A series of one-day strikes last week against the French government’s programme of dismantling the welfare state and reducing the cost of labour demonstrated the breadth of opposition to the policies of President Jacques Chirac and the administration of Prime Minister Jean-Pierre Raffarin. [See “Mass strikes by French public sector workers”] At the same time, they revealed the lack of a programme for workers to fight these policies.
Opinion polls have registered some 65 percent support in the general public for these protest actions. However, the dispersed nature of the protest, engineered by the trade unions, showed the determination of the labour bureaucracy to prevent the development of a serious challenge to the government.
In a generalised mass movement against the government’s austerity measures, on Thursday, January 20, 50 to 60 percent of the 800,000 teachers in the state sector went on strike throughout France. They were protesting staff cuts, the reduction of the quality of education through the dumbing down of syllabuses, the increase of the teaching load and tampering with the baccalauréat exam. They were also demanding the restoration of the 5 percent loss in purchasing power that has resulted from the stagnation of their wages since 2000. They were joined by some contingents of teachers from private, largely Catholic, schools, whose staffs are financed by the state.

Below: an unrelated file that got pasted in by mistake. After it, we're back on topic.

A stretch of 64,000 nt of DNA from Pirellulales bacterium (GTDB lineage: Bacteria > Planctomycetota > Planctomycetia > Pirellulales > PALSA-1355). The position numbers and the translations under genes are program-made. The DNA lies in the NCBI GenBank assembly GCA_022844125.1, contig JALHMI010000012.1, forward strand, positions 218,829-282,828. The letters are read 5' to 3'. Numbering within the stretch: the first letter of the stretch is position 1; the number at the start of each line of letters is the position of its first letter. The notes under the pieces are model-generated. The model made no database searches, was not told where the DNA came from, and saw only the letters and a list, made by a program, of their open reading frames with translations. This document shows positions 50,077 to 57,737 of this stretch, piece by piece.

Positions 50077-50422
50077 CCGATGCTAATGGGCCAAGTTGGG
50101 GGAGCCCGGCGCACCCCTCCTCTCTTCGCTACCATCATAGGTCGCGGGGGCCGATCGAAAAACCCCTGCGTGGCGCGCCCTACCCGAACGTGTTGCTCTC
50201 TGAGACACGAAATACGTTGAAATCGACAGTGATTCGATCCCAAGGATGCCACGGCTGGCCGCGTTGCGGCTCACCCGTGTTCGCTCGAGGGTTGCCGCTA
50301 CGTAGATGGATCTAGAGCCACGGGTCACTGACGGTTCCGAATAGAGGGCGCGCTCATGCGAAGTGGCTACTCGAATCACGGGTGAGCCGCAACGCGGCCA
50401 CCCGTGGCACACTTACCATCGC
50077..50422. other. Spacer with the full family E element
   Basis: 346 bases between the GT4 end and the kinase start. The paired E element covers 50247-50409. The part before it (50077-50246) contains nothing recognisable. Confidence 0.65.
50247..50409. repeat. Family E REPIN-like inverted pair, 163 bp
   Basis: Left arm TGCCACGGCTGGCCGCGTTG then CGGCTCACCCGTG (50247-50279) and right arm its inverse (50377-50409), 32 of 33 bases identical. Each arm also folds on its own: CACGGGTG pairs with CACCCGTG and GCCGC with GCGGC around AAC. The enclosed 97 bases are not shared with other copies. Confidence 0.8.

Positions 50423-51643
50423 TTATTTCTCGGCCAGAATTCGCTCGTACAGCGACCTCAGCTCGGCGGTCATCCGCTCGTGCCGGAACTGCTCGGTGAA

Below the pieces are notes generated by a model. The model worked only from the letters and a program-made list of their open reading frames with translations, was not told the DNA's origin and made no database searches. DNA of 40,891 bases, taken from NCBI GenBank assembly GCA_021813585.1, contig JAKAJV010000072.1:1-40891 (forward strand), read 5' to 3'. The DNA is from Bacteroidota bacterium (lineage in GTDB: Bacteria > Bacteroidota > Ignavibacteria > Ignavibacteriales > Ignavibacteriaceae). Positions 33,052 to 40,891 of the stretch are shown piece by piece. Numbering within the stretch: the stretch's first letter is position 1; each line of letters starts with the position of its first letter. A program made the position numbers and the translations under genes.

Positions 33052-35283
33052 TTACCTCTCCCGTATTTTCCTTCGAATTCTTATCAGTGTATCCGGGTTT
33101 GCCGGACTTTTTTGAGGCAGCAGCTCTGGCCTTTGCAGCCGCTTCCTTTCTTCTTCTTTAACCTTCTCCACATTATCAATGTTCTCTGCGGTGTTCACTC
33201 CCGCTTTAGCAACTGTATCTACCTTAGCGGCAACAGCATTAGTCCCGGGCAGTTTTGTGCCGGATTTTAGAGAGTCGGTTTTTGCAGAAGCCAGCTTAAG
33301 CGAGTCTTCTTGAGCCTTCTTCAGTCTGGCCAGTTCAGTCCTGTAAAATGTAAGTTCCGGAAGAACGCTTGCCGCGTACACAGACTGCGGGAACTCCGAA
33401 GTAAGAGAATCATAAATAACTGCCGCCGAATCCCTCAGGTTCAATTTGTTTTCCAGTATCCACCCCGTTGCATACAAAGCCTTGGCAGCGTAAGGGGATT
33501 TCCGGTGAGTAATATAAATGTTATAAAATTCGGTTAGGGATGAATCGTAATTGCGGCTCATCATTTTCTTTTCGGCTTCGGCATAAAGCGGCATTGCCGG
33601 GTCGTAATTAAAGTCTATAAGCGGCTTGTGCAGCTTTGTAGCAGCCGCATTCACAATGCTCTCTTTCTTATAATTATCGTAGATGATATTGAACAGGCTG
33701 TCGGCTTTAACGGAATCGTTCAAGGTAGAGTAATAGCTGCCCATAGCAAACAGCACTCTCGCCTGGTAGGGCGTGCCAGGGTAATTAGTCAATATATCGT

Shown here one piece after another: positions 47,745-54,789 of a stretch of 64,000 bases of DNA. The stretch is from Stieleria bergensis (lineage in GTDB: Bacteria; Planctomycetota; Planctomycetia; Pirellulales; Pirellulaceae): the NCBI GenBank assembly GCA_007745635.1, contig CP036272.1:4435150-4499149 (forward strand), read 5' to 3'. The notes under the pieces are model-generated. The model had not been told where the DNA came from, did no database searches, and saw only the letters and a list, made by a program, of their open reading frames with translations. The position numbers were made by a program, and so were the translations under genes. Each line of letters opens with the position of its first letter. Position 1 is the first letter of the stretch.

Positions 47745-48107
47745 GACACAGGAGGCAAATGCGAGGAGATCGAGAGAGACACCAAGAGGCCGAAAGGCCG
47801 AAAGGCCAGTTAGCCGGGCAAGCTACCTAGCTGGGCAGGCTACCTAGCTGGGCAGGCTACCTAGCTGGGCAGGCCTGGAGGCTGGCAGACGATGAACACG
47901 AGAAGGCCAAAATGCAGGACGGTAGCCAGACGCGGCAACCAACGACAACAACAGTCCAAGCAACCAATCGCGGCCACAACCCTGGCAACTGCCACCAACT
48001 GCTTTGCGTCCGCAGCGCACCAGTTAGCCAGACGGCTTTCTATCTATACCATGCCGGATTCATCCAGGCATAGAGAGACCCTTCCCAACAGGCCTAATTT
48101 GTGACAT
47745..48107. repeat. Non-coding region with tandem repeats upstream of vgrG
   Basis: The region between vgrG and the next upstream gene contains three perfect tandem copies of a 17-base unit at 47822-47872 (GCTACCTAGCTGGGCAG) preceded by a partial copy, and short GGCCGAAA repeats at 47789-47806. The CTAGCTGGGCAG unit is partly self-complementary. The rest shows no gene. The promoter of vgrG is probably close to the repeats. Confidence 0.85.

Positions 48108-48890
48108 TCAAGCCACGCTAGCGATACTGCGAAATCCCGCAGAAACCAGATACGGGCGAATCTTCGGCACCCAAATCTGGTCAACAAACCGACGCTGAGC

Also on the streets were hospital workers and other public sector workers: the majority of employees in the Department of Judicial Protection of Youth, 35 percent in the Department of the Environment, and workers in the agricultural service, the culture service, and the Archives. Many museums and monuments were shut down for the day, and local government workers also stopped work. The official figure for strikers in the civil service for the day, not including education, was 20.25 percent. The strike was called jointly by the trade union confederations and federations CGT, CFDT, FO, FSU and UNSA, all of which have links with the parties of the previous Plural Left coalition government of Socialist Party Prime Minister Lionel Jospin.
In the largest turnouts since the mass movement of spring 2003 in defence of pension rights and the national education system, between 210,000 and 330,000 state employees demonstrated on the streets of France in more than 70 towns and cities: 30,000 in Paris, 10,000 in Marseille; 8,500 in Rennes. Thursday’s actions were the culmination of a series of one-day strikes.
On Tuesday, some 30 percent of postal workers struck nationally. The workers were opposing the bill being discussed that day in the National Assembly on the regulation of postal activities—that is, to incorporate into French legislation two European directives of 1997 and 2002, opening up the postal service to private competition.